The opinion of the court was delivered by: Kenneth A. Marra United States District Judge
THIS CAUSE is before the Court upon Defendants The Armenian Assembly of American, Inc. ("The Assembly"), Hirair Hovnanian ("Hovnanian"), and Van Krikorian's ("Krikorian") (collectively referred to as "Defendants") Motion to Dismiss DE 7. The matter is now fully briefed and ripe for review. The Court has carefully considered the motion and is otherwise fully advised in the premises.
This matter arises out of a Complaint filed by Plaintiffs Gerald Cafesjian ("Cafesjian") and The Cafesjian Family Foundation, Inc. ("The Foundation") (collectively referred to as "Plaintiffs") in state court on January 11, 2011 ("The Complaint"). The facts are taken from Plaintiffs' Complaint and are assumed true for the purposes of Defendants' Motion to Dismiss.
In 1997, the Assembly began soliciting money from Cafesjian and, in August 1998, Cafesjian donated $25,000 to the Assembly to receive the title of "Trustee." Complaint at ¶ 10, 13. In early 1999, Hovanian "represented to Mr. Cafesjian that the payment of a significant amount of funds to the Assembly would entitle Mr. Cafesjian to participate, in a substantial and permanent fashion, in the affairs of the Assembly." Complaint at ¶ 15. Based on these representations, Mr. Cafesjian pledged the sum of $1,050,000 to the Assembly. Complaint at ¶ 16.
In April 1999 Hovnanian wrote a letter to Cafesjian in which Hovnanian noted Cafesjian's "very special commitment to the future of the assembly" and referred to him as being "a very special friend of the assembly." Complaint at ¶ 18. Shortly thereafter, Cafesjian, through the Foundation, made three payments of $350,000 over the course of three years. Complaint at ¶ 20. Cafesjian "requested, and received membership in the two most important organizations within the Assembly, the 'Executive Committee' and the 'Consultative Group.' In addition, Mr. Cafesjian requested and received an appointment as Vice President of the Assembly, as well as membership on the Assembly's Board of Directors." Complaint at ¶ 21. The Assembly continued to allow Cafesjian's involvement through the latter portion of 2005. Complaint at ¶ 22.
In 2006, as a result of a personal dispute between Cafesjian and Hovnanian, the latter "began taking steps to prevent Cafesjian from participating in the affairs of the Assembly." Complaint at ¶ 22. On January 12, 2007, Krikorian and Hovnanian "engineer[ed] a vote to suspend Mr. Cafesjian from the Assembly Board of Trustees based on an unfounded allegation of 'conflict of interest.' " Complaint at ¶ 24. At that same meeting, the Assembly Board of Trustees voted to suspend Mr. Cafesjian, which prevented Cafesjian from having any involvement in the operations of the Assembly. Complaint at ¶ 25. The Assembly also ceased inviting Mr. Cafesjian to annual Board of Trustee meetings, despite his status as a Life Trustee.
Complaint at ¶ 25. The Complaint notes that Krikorian was "complicit and instrumental in Mr. Hovnanian's attempt to prevent Mr. Cafesjian from participating in the affairs of the Assembly." Complaint at ¶ 25.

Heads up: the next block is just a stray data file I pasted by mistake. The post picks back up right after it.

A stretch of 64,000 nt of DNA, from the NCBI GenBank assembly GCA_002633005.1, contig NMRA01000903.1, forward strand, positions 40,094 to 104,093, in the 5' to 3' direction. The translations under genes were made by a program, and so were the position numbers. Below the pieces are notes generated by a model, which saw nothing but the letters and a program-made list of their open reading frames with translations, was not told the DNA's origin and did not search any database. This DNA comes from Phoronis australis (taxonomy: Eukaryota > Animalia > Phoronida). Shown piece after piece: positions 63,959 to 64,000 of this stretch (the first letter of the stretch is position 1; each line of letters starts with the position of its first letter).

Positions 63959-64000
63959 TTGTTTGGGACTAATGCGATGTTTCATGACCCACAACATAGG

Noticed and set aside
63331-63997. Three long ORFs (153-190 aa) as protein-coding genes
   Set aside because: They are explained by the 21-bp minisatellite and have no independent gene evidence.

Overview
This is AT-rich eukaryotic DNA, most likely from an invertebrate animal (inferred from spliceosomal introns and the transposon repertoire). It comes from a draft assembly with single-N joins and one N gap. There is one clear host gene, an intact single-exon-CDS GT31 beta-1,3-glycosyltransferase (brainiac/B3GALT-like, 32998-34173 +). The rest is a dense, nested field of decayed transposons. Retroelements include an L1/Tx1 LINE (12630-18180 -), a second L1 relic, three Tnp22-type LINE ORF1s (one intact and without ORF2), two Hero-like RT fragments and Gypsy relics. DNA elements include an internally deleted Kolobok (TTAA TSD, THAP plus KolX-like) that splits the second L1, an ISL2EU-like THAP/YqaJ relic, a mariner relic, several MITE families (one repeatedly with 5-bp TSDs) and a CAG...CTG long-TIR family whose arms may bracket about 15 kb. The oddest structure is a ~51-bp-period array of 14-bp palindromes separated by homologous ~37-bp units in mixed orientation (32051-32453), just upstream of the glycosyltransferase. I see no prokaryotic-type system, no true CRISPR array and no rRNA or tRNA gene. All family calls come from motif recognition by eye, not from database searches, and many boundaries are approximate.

In the Complaint, Plaintiffs asserts that the Assembly is liable for (1) Breach of Contract -The Agreement (Count I); (2) Breach of Implied Contract: Quantum Meruit (Count II); and (3) Unjust Enrichment (Count III). The Complaint further alleges that Hovnanian and Krikorian are liable for Tortious Interference with Contract (Count IV). The Complaint was filed on January 11, 2011 (DE 1).
For a motion to dismiss for failure to state a claim pursuant to Rule 12(b)(6), the Court observes first that Rule 8(a) of the Federal Rules of Civil Procedure requires "a short and plain statement of the claims" that "will give the defendant fair notice of what the plaintiff's claim is and the ground upon which it rests." The Supreme Court has held that "[w]hile a complaint attacked by a Rule 12(b)(6) motion to dismiss does not need detailed factual allegations, a plaintiff's obligation to provide the 'grounds' of his 'entitlement to relief' requires more than labels and conclusions, and a formulaic recitation of the elements of a cause of action will not do. Factual allegations must be enough to raise a right to relief above the speculative level." Bell Atlantic Corp. v. Twombly, 550 U.S. 544, 555, 127 S.Ct. 1955, 167 L.Ed.2d 929 (2007) (internal citations omitted).
"To survive a motion to dismiss, a complaint must contain sufficient factual matter, accepted as true, to state a claim to relief that is plausible on its face." Ashcroft v. Iqbal, 129 S. Ct. 1937, 1949 (2009) (quotations and citations omitted). "A claim has facial plausibility when the plaintiff pleads factual content that allows the court to draw the reasonable inference that the defendant is liable for the misconduct alleged." Id. Thus, "only a complaint that states a plausible claim for relief survives a motion to dismiss." Id. at 1950. When considering a motion to dismiss, the Court must accept all of the plaintiff's allegations as true in determining whether a plaintiff has stated a claim for which relief could be granted. See Hishon v. King & Spalding, 467 U.S. 69, 73 (1984).
Defendants now seek to dismiss Plaintiff's Complaint for six different reasons: (1) the Statute of Limitations bars this suit; (2) the oral contract violates the Statute of Frauds, and therefore Counts I and II should be dismissed; (3) Counts I and II fail to establish the existence of a contract; (4) Counts II and III fail to establish Defendants should have expected compensation or have been unjustly enriched; (5) Count IV fails to state of a cause of action for tortious interference; ...